Adeline de Monseignat & Berndnaut Smilde
curated by James Putnam
Ronchini Gallery, London
January 16th - February 16th, 2013
The works of Adeline de Monseignat and Berndnaut Smilde share an affinity for the uncanny breaking down the psychic boundaries between reality and unreality. Ronchini Gallery's exhibition theme 'The Uncanny' relates to Sigmund Freud's famous 1919 essay of the same title originally called Das Unheimliche in German that corresponds more precisely to the word 'unhomely'. ,In general the uncanny alludes to the fine line between the safe and unsafe or even the known and the unknown and can be a mix of the familiar and unfamiliar. Freud's study of the uncanny is based on the premise that the strange could not exist without the non-strange or rather that the feeling of the Uncanny is not simply something weird or mysterious but, more speifically, as something stangely familiar.
Berndnaut Smilde's cloud works are produced using a smoke machine combined with moisture , which he sprays into the air and carefully regulates the temperature and humidity of the space to create the correct condition for the cloud that lasts just long enough to be photographed before it disappears. Smilde's choice of evocative site, dramatic lighting and viewing aspect is crucial to the overall composition of the work and achieving a convincing illusion of the cloud's physicality.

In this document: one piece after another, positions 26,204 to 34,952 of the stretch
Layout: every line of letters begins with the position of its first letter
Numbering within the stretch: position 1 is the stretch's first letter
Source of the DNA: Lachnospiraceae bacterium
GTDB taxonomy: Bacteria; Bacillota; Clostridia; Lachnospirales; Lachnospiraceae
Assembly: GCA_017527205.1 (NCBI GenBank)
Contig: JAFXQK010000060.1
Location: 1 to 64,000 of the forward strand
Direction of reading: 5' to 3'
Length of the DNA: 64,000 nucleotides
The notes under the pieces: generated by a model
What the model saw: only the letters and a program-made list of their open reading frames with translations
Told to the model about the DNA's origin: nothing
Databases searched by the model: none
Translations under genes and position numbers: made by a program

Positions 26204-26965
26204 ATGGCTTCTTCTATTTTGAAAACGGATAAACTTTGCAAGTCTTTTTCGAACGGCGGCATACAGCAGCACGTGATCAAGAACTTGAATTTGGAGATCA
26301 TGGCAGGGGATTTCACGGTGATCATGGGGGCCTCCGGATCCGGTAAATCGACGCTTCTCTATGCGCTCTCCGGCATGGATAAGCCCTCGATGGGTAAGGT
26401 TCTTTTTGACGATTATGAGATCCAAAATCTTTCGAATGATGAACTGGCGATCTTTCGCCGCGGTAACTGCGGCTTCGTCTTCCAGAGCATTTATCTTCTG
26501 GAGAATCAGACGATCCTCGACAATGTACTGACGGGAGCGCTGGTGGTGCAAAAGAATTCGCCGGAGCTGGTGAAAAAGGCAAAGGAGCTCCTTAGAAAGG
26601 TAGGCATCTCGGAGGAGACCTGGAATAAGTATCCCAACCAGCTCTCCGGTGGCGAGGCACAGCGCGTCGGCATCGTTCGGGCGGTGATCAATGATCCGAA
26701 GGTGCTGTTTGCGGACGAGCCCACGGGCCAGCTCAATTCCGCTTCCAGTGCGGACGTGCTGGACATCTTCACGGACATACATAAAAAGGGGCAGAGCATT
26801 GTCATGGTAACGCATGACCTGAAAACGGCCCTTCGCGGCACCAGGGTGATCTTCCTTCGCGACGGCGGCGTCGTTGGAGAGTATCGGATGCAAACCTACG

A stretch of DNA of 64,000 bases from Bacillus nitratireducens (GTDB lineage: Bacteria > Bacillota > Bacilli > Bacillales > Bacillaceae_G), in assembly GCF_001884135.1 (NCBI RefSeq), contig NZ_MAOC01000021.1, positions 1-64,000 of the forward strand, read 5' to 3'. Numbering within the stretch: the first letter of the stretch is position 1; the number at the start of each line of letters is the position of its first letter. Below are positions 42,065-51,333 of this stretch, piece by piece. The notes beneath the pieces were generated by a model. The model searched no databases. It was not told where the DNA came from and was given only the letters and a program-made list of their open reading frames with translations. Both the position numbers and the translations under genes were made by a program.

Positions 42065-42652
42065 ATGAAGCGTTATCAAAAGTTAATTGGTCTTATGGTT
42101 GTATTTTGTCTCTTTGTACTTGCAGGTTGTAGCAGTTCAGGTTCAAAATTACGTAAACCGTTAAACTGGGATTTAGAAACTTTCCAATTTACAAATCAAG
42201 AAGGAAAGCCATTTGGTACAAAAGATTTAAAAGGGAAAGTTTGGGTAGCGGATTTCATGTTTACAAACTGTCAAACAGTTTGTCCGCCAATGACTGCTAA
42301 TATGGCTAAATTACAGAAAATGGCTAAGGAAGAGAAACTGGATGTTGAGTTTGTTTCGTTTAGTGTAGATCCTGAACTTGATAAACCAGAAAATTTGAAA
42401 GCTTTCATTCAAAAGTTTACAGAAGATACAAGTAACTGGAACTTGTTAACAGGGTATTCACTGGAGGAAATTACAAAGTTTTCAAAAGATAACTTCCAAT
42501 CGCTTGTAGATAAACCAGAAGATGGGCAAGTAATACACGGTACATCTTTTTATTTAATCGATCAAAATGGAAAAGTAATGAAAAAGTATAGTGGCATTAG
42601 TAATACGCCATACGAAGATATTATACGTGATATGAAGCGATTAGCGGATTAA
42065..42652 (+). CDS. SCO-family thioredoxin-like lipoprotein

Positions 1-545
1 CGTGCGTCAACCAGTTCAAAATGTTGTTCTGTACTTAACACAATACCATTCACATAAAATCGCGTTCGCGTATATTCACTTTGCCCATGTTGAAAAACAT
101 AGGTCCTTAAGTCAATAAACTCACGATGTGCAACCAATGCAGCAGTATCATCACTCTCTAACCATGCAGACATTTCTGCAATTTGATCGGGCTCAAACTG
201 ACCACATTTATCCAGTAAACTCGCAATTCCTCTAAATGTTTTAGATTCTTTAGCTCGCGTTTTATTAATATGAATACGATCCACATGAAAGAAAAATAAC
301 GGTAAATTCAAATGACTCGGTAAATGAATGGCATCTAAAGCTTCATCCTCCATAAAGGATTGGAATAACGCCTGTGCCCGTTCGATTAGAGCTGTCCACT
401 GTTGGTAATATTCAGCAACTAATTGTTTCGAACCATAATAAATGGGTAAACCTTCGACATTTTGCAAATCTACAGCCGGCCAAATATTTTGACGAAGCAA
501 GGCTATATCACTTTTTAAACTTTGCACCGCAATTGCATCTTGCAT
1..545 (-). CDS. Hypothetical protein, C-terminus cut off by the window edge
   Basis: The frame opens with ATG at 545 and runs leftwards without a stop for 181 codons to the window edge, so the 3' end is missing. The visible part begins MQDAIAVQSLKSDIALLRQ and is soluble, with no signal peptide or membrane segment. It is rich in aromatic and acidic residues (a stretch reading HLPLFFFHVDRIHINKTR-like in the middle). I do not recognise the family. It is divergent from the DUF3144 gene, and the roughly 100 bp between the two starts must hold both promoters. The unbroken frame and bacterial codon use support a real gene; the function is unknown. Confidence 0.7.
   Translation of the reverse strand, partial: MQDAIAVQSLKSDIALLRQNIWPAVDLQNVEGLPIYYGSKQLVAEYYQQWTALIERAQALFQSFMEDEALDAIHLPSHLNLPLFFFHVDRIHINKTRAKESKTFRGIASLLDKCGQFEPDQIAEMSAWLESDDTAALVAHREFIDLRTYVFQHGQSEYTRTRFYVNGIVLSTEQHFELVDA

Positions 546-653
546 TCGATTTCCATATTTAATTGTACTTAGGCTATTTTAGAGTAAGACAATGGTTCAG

Freud identified one of the most powerful uncanny scenarios as when we are uncertain whether an object or creature is anmate or inanimate- living or dead. Adeline Monseignat's series of sculptures comprising fur encased within glass spheres provoke this uncanny feeling in the spectator.
By combining familiar elements in unfamiliar and cntradictory scenarios and environments, de Monseignat and Smilde are able to unlock our access to the weird and unnatural through the notion of the uncanny - the familiar-yet-strange. Their works are liminal, hovering between on the border between our conscious and unconscious minds, unsettling yet not directly threatening because they incorporate characteristics that can be found in the familiar and seemingly harmless. While their works are not intended to have any concrete meanings they possess a mesmerizing quality rooted in psychological states and when confronting these uncanny works we can experience a sensorial displacement that is both playful and profound.
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